Jessica Billey and Bud Melvin must be the most creative couple to hit the local music scene in some time. Hailing from Chicago, each counts more than a half-dozen musical projects between them. There’s the audacious and experimental Lionhead Bunny, in which they play empty whiskey bottles, the mysterious vocaltron (which seems to be of the band’s creation) and 19 effects pedals. In the Blue Rose Ramblers, the pair champions vintage fiddle songs of the sort on which Bob Wills based his Western swing. As part of the massive Cobra//group ensemble, they push the limits of what you or I think of as music. Solo, Melvin pioneered chiptune banjo rustling (reprogramming Game Boy blips and bleeps into five-string music) and Billey has played violin for The Mekons and Smog.
Then there’s quietly astounding The Grave of Nobody’s Darling. I hesitate to use the words “Americana” or “country” in any proximity to the band, although the lazy are tempted to do just that because Melvin’s pedal steel and banjo are prominent. Listen carefully. These instruments are not used in ways Don Helms or Uncle Dave Macon would recognize. Instead Melvin provides contrast to Billey’s gorgeous melodies and divine vocals. The effect is barre-chord drone, surf/waltz and celestial twang. This ain’t no hoedown, but it’s staggering how much energy is unleashed in the band’s downtempo mélange. Recently drummerless, The Grave retains bass guitarist Clifford Grindstaff (Shoulder Voices), who manages to be a one-man rhythm section, air drumming and all. The 2008 release Firebird (available on CD, 12-inch vinyl, iTunes and MP3 download) is among the top recordings to come out of New Mexico.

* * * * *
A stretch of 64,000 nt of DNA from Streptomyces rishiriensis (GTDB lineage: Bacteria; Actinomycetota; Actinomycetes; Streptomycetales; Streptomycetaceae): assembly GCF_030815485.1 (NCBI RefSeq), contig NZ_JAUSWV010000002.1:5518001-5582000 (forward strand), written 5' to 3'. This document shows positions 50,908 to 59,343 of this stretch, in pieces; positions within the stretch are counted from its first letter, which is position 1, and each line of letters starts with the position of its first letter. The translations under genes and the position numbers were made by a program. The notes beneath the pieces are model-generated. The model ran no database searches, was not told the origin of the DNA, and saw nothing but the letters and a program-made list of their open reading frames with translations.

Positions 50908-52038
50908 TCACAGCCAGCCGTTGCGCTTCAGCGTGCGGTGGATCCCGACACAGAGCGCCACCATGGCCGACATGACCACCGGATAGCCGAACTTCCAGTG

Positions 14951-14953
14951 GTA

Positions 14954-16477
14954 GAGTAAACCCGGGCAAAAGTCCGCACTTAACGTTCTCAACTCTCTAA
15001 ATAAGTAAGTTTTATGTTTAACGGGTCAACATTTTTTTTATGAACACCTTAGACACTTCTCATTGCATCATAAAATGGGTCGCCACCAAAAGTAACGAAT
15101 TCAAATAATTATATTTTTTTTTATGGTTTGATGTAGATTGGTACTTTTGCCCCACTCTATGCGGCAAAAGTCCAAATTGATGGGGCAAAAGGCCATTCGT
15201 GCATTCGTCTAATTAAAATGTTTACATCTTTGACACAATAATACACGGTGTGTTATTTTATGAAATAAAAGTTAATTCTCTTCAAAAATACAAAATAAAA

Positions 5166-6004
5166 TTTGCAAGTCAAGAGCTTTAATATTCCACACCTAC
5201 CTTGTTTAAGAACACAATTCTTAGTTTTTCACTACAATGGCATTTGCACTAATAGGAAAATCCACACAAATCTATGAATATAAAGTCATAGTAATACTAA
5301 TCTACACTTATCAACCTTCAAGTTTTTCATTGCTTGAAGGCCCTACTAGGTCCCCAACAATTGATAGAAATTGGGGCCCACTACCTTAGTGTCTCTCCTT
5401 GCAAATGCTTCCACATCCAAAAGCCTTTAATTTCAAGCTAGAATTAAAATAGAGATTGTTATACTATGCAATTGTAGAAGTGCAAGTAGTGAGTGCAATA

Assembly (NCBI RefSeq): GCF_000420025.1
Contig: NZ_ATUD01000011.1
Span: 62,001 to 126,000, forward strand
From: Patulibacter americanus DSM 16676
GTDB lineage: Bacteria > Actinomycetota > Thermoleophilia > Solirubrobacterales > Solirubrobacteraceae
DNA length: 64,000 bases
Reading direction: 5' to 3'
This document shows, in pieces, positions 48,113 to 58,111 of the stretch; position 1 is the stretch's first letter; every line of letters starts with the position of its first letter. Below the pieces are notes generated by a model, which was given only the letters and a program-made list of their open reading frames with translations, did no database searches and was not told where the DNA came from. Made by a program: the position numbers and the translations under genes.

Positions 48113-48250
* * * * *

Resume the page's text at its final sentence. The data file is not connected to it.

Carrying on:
On Friday, we’re treated to a lineup of vaguely similar musical styles to which each band provides an individual take. The mescal-soaked Gothic country rock of E. Christina Herr & Wild Frontier returns to Low Spirits. From Madrid, N.M., is Family Coal, a trad Americana band with seven members trading guitar, banjo, fiddle, mandolin and upright bass licks with high, lonesome harmonies. Unlike so many other roots outfits, there’s no self-conscious corn-pone humor, no Dead Kennedy covers and no updating. (Well, except for the melodica. You know, that odd thing with a keyboard that you blow into?) These are mountain songs played straight, and they rest comfortably between bluegrass, folk and old-time music. If you’re not familiar with the difference between those genres—they are distinct—then let’s just say Family Coal plays front porch music, as comfortable as an old rocking chair.